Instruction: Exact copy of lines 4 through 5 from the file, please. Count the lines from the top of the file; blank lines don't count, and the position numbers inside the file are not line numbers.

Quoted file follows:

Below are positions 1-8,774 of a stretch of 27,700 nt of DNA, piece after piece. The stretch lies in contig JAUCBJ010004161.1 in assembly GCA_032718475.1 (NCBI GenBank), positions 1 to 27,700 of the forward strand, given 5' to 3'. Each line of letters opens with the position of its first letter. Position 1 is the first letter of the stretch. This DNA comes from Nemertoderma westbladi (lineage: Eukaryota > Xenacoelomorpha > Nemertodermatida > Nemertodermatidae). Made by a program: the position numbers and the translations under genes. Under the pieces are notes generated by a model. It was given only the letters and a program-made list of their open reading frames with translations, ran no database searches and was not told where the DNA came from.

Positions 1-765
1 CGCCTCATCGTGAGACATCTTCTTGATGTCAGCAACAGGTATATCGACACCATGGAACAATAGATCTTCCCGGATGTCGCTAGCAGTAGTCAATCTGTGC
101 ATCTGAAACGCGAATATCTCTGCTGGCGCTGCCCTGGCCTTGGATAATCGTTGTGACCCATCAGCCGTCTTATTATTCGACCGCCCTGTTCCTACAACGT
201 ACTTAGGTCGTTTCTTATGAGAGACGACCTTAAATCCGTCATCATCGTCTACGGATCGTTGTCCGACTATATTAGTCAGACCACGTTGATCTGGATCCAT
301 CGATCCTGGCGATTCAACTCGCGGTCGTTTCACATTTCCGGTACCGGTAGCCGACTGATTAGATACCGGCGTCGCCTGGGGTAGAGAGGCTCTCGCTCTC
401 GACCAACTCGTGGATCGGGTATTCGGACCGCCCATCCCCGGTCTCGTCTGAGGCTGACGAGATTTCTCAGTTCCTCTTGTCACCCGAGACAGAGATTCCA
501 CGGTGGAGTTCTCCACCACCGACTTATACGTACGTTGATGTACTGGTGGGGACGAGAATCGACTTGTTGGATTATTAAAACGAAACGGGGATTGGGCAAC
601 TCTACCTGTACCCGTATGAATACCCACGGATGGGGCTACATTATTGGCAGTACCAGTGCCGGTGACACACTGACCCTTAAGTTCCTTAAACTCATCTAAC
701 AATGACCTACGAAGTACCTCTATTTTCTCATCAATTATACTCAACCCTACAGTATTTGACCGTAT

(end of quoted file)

101 ATCTGAAACGCGAATATCTCTGCTGGCGCTGCCCTGGCCTTGGATAATCGTTGTGACCCATCAGCCGTCTTATTATTCGACCGCCCTGTTCCTACAACGT
201 ACTTAGGTCGTTTCTTATGAGAGACGACCTTAAATCCGTCATCATCGTCTACGGATCGTTGTCCGACTATATTAGTCAGACCACGTTGATCTGGATCCAT